Want to watch TV in the car? Highway Code changes proposed for self-driving cars
New rules for self-driving cars will allow you to watch movies, but you still can’t use your mobile phone
The government has set out a series of proposed changes to the Highway Code which are intended to ensure the safe introduction of self-driving cars and other vehicles on UK roads.
The changes are designed to set out the responsibilities of human drivers, and the situations in which they must take back control, as the government claims future self-driving tech could help ease congestion, cut emissions and reduce the number of accidents.
The Highway Code changes are the result of a public consultation and if passed into law will make it clear that human drivers must at all times be ready to resume control in a timely way if prompted to by the car. For example, when approaching a motorway exit.
However, when the car is doing the work, changes to Highway Code rules mean drivers will be able to sit back and relax to their favourite movies, TV shows or YouTube videos - currently it’s illegal for cars to display screen content that is not driving-related.
You still won’t be allowed to use a mobile phone or other connected device that isn’t hands-free, though we’ve yet to see guidance on what other activities may be allowable - reading books or magazines isn’t mentioned specifically, for example. The new rules do confirm the current drink-drive rules will remain in place.
The government has set itself a deadline of 2025 to produce a full legal framework for autonomous or self-driving vehicles.
Transport Minister Trudy Harrison said: “This is a major milestone in our safe introduction of self-driving vehicles, which will revolutionise the way we travel, making our future journeys greener, safer and more reliable.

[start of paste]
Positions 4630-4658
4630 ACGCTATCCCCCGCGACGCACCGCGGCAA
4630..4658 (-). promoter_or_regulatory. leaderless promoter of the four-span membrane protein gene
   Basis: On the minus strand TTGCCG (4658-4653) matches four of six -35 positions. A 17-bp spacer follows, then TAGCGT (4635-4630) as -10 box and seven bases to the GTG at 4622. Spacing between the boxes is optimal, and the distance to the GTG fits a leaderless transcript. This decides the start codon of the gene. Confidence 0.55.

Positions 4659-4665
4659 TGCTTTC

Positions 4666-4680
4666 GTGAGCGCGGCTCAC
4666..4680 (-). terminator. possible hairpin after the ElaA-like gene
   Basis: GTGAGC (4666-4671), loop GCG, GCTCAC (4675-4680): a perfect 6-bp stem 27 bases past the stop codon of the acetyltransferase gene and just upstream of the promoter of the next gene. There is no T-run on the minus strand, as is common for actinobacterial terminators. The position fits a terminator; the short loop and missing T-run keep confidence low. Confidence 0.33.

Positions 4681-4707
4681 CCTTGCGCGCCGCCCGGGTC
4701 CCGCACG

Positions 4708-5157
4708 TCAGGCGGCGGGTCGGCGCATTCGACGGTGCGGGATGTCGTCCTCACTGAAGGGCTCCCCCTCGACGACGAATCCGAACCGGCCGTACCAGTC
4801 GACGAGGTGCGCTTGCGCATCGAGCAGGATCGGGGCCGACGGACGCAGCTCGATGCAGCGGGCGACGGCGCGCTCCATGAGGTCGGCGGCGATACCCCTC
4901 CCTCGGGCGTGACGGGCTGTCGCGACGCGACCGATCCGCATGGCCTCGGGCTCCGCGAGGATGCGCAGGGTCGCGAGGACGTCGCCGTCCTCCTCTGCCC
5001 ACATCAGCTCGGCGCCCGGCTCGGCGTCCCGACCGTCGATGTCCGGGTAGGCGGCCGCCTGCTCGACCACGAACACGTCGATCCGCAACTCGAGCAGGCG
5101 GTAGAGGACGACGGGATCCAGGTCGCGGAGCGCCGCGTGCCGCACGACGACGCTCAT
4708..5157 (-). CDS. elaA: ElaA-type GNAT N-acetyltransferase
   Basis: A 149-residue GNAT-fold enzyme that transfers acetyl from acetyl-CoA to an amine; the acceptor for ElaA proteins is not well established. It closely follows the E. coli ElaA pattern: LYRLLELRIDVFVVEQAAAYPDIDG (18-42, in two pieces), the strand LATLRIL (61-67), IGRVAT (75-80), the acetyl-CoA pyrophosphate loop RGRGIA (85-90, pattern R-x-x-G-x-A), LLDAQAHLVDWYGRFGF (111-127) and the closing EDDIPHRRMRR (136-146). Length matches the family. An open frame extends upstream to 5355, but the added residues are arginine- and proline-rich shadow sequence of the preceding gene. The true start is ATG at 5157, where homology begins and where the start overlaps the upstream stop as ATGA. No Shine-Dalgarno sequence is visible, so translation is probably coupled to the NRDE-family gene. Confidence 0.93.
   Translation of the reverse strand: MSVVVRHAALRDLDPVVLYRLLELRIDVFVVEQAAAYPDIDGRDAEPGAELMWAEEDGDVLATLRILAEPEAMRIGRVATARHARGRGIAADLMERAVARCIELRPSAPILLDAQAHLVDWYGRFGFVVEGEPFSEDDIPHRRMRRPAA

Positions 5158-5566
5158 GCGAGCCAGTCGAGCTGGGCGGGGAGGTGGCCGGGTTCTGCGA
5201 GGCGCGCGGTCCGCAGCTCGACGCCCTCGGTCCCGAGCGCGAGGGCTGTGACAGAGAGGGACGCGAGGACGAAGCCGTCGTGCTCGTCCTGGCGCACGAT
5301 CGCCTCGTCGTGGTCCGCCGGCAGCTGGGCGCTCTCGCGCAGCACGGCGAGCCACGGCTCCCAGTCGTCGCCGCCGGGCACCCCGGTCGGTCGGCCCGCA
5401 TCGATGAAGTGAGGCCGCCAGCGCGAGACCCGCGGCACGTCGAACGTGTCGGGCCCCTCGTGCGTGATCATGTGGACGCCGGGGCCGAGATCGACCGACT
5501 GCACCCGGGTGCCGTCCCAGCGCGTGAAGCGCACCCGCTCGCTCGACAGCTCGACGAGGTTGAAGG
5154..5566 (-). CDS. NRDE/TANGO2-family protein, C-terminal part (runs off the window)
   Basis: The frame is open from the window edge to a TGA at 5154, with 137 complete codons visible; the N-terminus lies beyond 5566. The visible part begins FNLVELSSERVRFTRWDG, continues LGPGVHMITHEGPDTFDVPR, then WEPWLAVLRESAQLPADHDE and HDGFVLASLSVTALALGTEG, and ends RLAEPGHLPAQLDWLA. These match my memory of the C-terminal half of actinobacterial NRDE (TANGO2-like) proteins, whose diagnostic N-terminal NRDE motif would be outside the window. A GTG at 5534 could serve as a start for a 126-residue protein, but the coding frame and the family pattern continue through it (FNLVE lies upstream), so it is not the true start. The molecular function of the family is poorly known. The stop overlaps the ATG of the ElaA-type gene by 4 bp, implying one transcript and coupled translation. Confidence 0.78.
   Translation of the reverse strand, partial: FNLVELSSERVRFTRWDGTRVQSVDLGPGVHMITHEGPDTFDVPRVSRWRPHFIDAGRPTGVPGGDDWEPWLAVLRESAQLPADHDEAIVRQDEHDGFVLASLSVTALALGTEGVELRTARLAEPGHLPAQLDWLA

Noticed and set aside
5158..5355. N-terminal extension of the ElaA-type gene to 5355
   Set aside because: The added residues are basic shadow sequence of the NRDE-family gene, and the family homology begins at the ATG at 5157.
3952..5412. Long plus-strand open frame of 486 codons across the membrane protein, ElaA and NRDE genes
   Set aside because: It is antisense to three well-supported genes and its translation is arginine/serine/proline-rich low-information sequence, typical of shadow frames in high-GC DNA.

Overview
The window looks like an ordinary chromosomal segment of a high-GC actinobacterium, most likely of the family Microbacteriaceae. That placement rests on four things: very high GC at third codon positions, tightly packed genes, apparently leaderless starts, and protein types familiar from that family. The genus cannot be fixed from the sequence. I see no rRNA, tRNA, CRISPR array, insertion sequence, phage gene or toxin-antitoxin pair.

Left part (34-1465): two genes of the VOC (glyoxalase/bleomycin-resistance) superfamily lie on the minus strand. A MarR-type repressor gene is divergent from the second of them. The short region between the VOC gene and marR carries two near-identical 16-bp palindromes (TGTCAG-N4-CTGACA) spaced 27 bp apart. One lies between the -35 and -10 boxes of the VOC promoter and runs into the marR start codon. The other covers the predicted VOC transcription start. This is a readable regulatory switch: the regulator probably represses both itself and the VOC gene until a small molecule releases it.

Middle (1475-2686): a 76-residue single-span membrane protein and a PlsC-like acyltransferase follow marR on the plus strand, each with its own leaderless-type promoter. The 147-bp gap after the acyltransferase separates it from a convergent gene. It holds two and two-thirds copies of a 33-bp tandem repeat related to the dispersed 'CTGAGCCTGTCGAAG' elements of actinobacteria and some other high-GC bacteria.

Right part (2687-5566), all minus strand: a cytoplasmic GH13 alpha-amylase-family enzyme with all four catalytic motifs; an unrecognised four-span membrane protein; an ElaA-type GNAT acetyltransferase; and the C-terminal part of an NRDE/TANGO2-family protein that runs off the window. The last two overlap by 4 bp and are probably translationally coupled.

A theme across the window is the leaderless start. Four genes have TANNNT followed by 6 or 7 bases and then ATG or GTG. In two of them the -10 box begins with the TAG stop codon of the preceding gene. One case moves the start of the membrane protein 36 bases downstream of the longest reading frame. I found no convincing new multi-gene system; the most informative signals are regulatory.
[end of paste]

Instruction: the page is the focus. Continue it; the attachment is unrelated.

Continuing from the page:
“This exciting technology is developing at pace right here in Great Britain and we’re ensuring we have strong foundations in place for drivers when it takes to our roads.
“In doing so, we can help improve travel for all while boosting economic growth across the nation and securing Britain’s place as a global science superpower.”
Government bean-counters reckon the development of self-driving technologies could create an industry supporting 38,000 highly-skilled jobs here in the UK, worth almost £42 billion by 2035.
When will self-driving cars arrive?
The first fully self-driving tech is likely to appear first on vehicles travelling slowly on motorways, for example in congestion. Existing ‘autonomous’ tech is legal for assistance only, meaning the driver always has to be in control.
Steve Gooding, director of the RAC Foundation, said: “The Highway Code has been updated a number of times in recent years to reflect the rapidly changing transport world we live in, and these latest additions will help us all understand what we must and must not do as we move forward to an environment where cars drive themselves.”
Mike Hawes, SMMT Chief Executive, said: “Amending the Highway Code to reflect the pace of technological change will help clarify what motorists can and can’t do when a self-driving feature is engaged, so promoting its safe use. The technology could be available in the UK later this year and, with the right regulations in place, consumers are set to benefit from safer, more efficient journeys while the UK will strengthen its position as a global leader in the deployment of self-driving technology.”
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